Here is the article that made me so happy and then half way through as frustrated as I ever get. So in today’s world where Content Marketing is king, and Inbound Marketing rules, what’s one to do but take to the keyboard and vent one’s disappointment? Well that’s only a part of it, as a marketing consultant and one that also provides LinkedIn training to clients, I know that I have to deliver some solutions to our valued clients, prospects and colleagues.
In summary, the first half of the article promotes all of the amazing benefits that can be gained by correctly using LinkedIn. However the reasons given by the author as to the prospective “decline” of the medium are more of an indication to the author’s own lack of strategy to deal with the so called “information overload”.
On the other hand, assuming that there is a slight possibility that the author’s predictions turn out to be correct and people begin to leave LinkedIn for greener social media pastures, this will actually mean that those that are left and are truly using this social medium correctly to their own advantage, will have an easier time of it!
Here are the 9 problems mentioned in the article and my recommendations on how to best overcome them, after all problems are just challenges that have not been solved satisfactorily!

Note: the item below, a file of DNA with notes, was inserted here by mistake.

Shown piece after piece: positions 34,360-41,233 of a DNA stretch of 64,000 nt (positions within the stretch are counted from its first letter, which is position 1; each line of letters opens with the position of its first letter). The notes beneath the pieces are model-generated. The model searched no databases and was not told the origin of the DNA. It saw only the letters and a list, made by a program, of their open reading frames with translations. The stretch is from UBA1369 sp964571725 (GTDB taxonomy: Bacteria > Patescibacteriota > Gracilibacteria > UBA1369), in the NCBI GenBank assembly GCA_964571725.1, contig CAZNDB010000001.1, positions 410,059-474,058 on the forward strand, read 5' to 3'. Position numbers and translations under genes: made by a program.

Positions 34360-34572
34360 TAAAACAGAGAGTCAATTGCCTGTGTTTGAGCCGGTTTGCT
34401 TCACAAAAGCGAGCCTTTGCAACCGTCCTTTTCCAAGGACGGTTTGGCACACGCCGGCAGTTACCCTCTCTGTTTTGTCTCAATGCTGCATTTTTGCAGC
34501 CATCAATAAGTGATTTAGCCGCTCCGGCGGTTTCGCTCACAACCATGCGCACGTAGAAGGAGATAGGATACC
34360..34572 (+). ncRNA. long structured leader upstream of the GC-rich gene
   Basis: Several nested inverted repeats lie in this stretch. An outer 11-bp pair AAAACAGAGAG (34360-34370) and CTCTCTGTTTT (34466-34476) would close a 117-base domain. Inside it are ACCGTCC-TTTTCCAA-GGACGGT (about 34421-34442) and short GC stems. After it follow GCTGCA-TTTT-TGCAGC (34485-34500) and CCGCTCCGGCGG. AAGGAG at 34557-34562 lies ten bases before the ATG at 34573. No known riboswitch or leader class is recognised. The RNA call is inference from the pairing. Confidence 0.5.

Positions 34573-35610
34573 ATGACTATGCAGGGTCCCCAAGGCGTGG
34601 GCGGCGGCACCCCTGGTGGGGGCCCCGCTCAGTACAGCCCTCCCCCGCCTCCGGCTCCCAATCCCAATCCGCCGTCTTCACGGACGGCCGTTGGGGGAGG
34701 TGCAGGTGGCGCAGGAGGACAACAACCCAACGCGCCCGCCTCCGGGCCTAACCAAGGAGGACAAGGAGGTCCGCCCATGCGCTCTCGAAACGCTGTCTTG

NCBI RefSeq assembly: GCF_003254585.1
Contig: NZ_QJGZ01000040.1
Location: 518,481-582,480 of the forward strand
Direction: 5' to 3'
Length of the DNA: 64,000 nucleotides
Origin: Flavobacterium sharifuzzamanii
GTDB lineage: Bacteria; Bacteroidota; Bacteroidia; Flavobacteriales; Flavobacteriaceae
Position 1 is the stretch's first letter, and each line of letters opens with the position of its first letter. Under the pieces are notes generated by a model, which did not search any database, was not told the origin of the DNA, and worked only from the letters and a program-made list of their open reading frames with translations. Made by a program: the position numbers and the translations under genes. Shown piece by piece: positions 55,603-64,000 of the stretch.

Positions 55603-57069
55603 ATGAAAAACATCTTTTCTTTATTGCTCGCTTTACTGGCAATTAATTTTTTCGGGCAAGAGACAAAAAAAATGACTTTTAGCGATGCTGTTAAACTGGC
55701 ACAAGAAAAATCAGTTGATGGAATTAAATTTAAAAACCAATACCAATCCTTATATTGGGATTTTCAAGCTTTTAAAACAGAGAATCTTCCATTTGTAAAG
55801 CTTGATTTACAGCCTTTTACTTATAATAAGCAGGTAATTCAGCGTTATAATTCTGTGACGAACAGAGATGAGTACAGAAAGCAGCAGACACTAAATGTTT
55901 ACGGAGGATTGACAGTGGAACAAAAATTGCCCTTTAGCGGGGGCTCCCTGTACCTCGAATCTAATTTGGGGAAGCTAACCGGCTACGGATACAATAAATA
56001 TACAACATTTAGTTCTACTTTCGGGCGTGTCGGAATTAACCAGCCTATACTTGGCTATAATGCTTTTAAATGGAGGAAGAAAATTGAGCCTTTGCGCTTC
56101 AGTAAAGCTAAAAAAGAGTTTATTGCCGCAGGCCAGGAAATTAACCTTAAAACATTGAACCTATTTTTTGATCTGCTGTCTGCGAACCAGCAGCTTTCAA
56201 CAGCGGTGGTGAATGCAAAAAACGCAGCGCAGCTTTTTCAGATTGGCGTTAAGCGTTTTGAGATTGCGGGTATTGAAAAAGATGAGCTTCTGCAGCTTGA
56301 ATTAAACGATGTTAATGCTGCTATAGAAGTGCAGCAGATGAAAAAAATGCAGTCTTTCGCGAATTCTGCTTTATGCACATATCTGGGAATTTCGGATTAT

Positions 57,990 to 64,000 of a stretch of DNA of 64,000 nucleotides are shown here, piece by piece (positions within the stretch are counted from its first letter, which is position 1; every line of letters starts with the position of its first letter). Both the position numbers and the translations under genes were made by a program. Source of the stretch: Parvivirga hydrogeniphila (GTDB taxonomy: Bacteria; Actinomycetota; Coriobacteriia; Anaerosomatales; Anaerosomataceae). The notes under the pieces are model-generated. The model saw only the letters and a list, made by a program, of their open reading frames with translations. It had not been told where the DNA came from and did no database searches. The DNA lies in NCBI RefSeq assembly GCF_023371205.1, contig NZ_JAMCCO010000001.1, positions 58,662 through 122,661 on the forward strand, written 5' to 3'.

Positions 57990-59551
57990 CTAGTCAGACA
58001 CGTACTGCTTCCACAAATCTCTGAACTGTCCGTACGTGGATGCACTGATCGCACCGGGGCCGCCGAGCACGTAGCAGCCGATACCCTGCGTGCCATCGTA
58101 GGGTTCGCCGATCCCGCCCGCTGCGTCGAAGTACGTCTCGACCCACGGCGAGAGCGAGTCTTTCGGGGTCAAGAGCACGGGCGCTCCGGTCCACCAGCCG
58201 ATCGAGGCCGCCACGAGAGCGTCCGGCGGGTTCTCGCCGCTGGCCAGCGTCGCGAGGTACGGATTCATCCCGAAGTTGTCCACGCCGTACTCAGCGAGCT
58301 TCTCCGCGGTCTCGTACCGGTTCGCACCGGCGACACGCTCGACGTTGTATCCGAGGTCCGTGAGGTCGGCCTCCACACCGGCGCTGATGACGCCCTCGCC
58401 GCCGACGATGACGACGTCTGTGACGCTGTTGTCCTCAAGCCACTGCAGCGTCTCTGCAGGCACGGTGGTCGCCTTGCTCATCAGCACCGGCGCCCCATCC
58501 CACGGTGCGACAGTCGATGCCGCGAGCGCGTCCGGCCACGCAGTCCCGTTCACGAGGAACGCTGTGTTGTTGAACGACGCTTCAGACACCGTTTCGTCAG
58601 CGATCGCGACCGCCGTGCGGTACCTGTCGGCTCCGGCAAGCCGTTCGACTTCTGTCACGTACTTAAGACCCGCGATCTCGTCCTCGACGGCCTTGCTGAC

Problem 1: The dinosaurs have arrived in droves
• Late adopters are joining
• They won’t last as they have no idea of what to do
How exactly does this pose a problem I am not sure!
• There are plenty of users who value LinkedIn and use it correctly
• Dinosaurs who use faxes and rely on their PA’s will as dinosaurs tend to do, die out. They are probably not the type of people YOU should be targeting or networking with anyway.
Problem 2: Information Overload
• Too much going on, profile changes, updates, group notifications, etc
• There are simple technical things you can do to control what you see on your Home page
• There is a way to control how often you get your Group Digest if at all!
• Most importantly you need a strategy as well as discipline that will provide focus of what you should pay attention to and what to ignore. It is no different to managing your email, which by the way most of us could improve tenfold!
Problem 3: Quality of information in many areas is poor and incorrect
• user generated content is LinkedIn’s best friend and enemy
• That can be said about Social Media in general
• Again becoming more astute about what to read and how to do your ‘due diligence’ on the validity of content is something that I have no doubt will be a growing area of education for marketers, journalists, students and consumers in general! Welcome to the new world!
Problem 4: Groups are poor
• Self-promotion, useless posts, and ‘quick hit’ requests are common, ie: “I’m selling this – want one?”
• the author even suggests turning off group notifications
• True, many groups can be poor, some are not with very strict posting guidelines that are policed
• Don’t join 50 groups as the author rightly observes some tend to do
• Take the online etiquette / law into your own hands and “flag” discussions as inappropriate and they will be removed!